Embracing the Next Chapter: Time with Family, Friends and Future Plans
I look forward to spending more time with our grown children in Australia, Bennett (29) and Margot (26), who have become productive professionals in wind engineering and environmental science, respectively. And then there are my siblings and their families in the U.S, dear friends scattered across the globe, and a few places on the map that we would dearly love to visit!
Enhancing Resilience and Global Reach: GEM's Growth and Strategic Initiatives
Partly as a result of Covid, GEM expanded its training and capacity development in the use of OpenQuake worldwide through online seminars/workshops, and improved communications outreach and product dissemination.
GEM also expanded sponsorships, particularly with the private sector, which contributed substantially to GEM’s overall financial sustainability. GEM matured as an organisation, deepening its collaborations with many project and product partners, including UN agencies, development banks, and the insurance industry.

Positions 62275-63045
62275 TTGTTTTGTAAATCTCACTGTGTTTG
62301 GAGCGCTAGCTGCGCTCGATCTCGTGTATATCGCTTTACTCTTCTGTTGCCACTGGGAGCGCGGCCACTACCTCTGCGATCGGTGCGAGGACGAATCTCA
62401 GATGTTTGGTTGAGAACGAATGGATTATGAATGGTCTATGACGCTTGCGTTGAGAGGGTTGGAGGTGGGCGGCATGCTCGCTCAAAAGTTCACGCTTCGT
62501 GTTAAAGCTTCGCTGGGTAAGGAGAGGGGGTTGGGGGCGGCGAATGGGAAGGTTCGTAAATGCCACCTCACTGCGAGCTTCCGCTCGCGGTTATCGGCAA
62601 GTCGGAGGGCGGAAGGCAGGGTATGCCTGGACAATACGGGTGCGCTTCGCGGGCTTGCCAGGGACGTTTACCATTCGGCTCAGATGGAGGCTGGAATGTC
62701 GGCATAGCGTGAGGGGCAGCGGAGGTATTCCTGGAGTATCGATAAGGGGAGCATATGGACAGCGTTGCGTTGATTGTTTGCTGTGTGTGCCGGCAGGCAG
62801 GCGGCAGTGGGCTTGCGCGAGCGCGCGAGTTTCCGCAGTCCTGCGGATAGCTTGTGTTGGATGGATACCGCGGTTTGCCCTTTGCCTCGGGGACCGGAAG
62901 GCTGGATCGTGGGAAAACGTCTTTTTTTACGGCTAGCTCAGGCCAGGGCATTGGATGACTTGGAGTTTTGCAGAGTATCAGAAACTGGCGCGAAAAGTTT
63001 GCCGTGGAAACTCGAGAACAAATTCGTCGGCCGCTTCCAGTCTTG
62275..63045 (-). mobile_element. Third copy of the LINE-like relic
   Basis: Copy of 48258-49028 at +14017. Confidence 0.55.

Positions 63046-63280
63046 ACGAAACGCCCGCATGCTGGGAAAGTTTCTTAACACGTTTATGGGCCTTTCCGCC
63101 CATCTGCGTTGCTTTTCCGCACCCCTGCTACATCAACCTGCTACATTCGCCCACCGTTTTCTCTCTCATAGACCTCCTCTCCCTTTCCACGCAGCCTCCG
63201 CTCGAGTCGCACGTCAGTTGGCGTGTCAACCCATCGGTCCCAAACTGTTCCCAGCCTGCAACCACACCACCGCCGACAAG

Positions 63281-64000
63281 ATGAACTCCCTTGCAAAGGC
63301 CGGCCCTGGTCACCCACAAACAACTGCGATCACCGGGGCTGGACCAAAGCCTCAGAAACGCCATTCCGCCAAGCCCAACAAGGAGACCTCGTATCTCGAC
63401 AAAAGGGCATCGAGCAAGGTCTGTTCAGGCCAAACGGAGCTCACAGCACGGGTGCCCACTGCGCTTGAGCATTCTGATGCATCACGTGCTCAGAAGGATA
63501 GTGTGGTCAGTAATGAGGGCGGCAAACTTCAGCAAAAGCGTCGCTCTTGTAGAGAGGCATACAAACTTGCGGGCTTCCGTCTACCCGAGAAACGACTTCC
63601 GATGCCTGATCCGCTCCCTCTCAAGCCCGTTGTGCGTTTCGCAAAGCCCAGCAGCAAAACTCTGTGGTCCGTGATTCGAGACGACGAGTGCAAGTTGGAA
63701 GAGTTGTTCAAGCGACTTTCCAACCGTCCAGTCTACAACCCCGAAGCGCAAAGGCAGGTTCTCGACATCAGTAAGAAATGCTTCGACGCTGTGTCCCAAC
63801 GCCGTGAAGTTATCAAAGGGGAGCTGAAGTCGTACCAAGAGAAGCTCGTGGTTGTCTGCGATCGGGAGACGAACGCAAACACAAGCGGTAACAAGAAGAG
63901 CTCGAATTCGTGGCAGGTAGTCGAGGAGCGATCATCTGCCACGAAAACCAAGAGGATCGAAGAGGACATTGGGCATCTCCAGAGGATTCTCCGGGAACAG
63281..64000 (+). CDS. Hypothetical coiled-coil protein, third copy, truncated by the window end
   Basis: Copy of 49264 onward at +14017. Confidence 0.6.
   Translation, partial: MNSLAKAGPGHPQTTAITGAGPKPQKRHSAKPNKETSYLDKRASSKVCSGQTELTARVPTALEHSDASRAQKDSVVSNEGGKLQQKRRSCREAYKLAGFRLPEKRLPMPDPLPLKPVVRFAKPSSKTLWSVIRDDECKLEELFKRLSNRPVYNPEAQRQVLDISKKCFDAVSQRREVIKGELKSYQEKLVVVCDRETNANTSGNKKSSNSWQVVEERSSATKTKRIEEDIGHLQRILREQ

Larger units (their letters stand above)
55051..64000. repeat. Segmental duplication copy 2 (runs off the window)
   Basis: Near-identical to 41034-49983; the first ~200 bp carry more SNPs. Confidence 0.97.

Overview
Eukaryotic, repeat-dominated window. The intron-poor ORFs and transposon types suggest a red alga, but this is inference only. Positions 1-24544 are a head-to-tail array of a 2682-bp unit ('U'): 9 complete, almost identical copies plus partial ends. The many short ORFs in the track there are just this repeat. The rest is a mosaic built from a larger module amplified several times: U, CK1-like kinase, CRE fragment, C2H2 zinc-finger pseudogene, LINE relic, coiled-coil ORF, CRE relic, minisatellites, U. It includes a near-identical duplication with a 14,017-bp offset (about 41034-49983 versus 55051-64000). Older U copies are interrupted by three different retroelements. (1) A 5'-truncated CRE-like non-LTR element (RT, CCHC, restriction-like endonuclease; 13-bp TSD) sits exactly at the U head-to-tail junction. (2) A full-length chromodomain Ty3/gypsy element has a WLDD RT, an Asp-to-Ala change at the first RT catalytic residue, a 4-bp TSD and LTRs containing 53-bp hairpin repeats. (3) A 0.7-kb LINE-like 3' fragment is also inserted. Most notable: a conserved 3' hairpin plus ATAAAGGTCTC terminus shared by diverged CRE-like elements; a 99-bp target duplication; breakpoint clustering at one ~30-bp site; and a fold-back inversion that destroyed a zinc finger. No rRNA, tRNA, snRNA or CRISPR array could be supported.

Critical to GEM’s long-term sustainability and mission, GEM developed a Product Development policy and issued a Strategic Plan and Roadmap to 2030, which includes a broadening of its work to contribute to multi-hazard risk assessments and resilience planning over the remainder of the decade.
A Privileged Journey: Commitment to GEM's Principles and Continued Service
"It is impossible for me to describe how privileged I feel to have been able to be a part of the GEM journey. So much work by so many people and so much support from so many institutions that share the GEM principles of collaboration, openness, credibility, and public good have made all this possible. I look forward to continuing to serve the GEM mission in an advisory capacity and to helping other initiatives in disaster risk management and climate change adaptation."
- John F. Schneider